• How will capital funds, restricted grants, or investment income affect an entity’s SVOG application? The SBA will take such financial resources into consideration when the Agency is examining an eligible entity’s gross revenue. For example, the SBA will consider such sources of revenue for purposes of determining whether an applicant meets the requirement that no more than 10% of its 2019 gross revenue came from the Federal government (excluding disaster assistance) or determining whether it can demonstrate sufficient gross revenue loss to qualify for one of the priority periods.

  • Can affiliated entities use the same SAM registration to apply for up to five SVOGs or should each affiliated entity that desires to receive a SVOG individually obtain its own SAM registration? Each eligible entity applying for an SVOG must use its own SAM registration.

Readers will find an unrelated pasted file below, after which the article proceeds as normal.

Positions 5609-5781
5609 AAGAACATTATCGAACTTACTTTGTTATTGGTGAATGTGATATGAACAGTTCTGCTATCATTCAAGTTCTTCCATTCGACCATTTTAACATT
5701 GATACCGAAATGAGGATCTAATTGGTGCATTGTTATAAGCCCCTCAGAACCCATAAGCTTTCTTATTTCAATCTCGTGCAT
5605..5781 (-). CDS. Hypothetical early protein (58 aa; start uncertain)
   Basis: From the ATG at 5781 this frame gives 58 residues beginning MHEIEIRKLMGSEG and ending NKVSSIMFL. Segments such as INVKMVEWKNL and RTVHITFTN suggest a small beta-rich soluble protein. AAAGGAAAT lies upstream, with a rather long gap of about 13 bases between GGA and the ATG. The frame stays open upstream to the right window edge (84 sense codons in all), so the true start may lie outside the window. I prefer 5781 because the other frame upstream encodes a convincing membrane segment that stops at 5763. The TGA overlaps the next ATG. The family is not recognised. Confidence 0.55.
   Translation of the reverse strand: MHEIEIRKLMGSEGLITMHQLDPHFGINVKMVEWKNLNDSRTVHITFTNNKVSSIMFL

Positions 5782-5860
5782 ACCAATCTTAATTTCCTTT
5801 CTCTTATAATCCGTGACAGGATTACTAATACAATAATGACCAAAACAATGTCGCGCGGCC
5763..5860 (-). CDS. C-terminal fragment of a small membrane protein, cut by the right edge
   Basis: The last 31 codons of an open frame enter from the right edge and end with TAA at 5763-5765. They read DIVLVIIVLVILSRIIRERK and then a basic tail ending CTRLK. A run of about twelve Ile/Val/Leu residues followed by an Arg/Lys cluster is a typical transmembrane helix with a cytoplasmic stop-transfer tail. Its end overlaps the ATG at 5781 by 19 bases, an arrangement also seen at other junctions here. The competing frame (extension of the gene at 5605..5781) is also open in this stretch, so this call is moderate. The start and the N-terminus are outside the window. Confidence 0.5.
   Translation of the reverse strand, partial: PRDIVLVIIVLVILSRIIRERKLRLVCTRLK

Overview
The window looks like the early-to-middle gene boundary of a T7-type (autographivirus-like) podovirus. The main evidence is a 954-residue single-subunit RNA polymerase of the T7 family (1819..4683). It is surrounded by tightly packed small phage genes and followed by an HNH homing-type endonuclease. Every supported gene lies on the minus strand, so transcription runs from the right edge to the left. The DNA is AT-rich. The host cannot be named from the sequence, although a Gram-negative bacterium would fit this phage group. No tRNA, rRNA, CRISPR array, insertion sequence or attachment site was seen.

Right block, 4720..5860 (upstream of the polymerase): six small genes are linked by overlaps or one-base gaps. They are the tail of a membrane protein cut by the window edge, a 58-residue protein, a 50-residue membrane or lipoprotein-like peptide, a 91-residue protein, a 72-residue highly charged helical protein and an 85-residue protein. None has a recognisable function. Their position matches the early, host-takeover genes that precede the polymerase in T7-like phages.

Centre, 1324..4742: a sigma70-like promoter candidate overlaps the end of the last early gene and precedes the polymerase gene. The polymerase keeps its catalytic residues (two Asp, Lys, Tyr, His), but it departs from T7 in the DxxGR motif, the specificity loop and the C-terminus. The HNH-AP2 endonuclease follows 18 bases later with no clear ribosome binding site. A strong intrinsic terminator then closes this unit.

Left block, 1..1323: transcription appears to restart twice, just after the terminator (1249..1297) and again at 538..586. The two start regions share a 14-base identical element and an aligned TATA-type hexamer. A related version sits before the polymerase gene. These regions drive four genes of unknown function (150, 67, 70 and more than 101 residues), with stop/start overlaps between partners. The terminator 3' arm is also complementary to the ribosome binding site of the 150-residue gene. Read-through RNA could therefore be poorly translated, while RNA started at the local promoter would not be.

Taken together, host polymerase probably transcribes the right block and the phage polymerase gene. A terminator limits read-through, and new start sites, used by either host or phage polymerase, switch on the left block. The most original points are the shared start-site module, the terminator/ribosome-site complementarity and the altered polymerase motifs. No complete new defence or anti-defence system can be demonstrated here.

• Can a mobile, portable, or touring facility be a qualifying venue for an SVOG?Yes. Any venue, including traveling tent shows such as circuses and festivals, that meets all the space-related requirements in the Economic Aid Act (e.g., defined performance and audience spaces, lighting rig, etc.) will be considered an SVOG-qualifying venue. If a particular venue cannot meet these requirements, it is not eligible to apply for an SVOG.

APAP will continue to work with our partners to best represent your interests to the SBA and other public officials on these and other advocacy issues.
How to prepare to apply for SVOG:
 
While the SVOG application process has not yet opened, there are many things you can do to prepare.

  • Confirm your SAM registration now! SBA will place a notice to initiate the application process on Grants.gov, and all applicants will be required to have a DUNS number and register with the System for Award Management (SAM), where your organization's information must be renewed annually. Please remember that you can always go directly to sam.gov to renew your DUNS number directly and without cost.